I met Leviel and his mother Arnalyz on a cold, rainy day in front of the Imagine Children’s Museum in Everett. The museum is four floors of perfection. From a xylophone the size of a wall, to a tree house filled with picture books and an entire indoor mini golf course – it’s a dream world of play.
Despite the early hour, we explored giddily, running loudly from room to room because we were at the Museum during one of the regular sensory relief mornings that they offer. Only a few kids with their families and a few staff were with us. The space was bright and clean but not crowded and not overwhelming. I dream of the time when all shared community spaces have these kinds of relief hours available for those of us who can’t cope with crowds or noise.
The museum is just across from their apartment so Leviel and his mother knew it well. But Leviel didn’t know me at all. That’s OK. I’m good at making friends and Leviel is too. We played with scarfs and the air machine and ran around and made music and smiled at each other over and over and over again. Finally we took a snack break in the cafeteria.
Leviel’s mother fed him crackers and worked with him on his first sign, the sign for MORE. They were beautiful together. Working in tandem; understanding each others thoughts and feelings. They were kind to each other in all the little ways that humans can be – in touch and gaze and affection.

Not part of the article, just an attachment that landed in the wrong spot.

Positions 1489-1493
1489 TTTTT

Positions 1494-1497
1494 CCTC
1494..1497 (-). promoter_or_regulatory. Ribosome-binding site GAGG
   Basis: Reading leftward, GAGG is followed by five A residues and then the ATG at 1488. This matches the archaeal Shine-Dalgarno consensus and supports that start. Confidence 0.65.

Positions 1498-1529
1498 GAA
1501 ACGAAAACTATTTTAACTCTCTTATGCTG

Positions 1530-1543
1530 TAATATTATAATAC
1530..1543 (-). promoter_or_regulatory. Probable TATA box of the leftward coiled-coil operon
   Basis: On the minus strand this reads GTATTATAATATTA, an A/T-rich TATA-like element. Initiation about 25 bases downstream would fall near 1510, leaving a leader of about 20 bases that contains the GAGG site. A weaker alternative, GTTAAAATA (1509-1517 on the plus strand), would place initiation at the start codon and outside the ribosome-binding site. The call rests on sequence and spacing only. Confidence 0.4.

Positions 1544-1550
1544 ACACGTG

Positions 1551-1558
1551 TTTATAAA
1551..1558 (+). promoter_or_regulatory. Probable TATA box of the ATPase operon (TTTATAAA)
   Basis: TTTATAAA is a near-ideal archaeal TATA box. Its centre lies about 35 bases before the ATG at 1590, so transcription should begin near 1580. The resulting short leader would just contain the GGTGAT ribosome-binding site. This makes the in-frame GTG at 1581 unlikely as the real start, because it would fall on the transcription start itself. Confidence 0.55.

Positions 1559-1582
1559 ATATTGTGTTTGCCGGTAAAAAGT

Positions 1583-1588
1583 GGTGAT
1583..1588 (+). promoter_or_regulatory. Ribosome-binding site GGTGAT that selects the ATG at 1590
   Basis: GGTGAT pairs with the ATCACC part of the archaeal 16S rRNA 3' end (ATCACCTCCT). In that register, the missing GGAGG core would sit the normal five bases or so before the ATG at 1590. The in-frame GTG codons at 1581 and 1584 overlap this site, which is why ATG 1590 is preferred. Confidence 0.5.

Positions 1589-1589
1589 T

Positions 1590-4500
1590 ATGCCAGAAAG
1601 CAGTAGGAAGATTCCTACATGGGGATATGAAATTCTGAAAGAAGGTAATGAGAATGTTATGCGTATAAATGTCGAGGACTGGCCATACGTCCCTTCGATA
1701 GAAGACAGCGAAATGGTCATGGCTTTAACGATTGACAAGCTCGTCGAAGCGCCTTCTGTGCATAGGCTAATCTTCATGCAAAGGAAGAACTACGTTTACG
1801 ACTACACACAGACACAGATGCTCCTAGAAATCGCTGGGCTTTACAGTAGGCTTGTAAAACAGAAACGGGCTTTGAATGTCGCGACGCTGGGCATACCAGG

Can y'all believe how BRAVE Leviel is being here?! It's his FIRST TIME to walk up and down stairs without holding a hand!! I cheered so loudly and it was such a big deal that we decided we were all done at the Museum and headed back to their apartment for some r&r in a more familiar place. We talked about their crew of providers – the good and the not so good. Leviel finally started crawling all over me so I knew that I was IN! Leviel’s mom provided him with the deep pressure that he craves and showed me some of their favorite games. I was so touched by their bravery, their connection. They had moved all the way from Puerto Rico to access the services available to Leviel in Seattle and yet they were bright eyed and boundless in their affection for each other and their hospitality of me.
I left feeling honored. What glorious work this is that I am invited into peoples lives to see and to reflect back the tremendous beauty found there.
Our culture loves pictures of happy white families in mansions. I've said it before and I'll say it again, to invite a photographer in to your ordinary life as a person of color or a neurodifferent person is PURE COURAGE. To say come see us - in our joy and our sorrows is so brave. i feel like I'm on sacred ground when I photograph a family that wants thier sorrow and thier joy remembered.
If you would like me to come into your life, to show you the beauty in your everyday – click on the contact button and lets talk about scheduling your photo session today.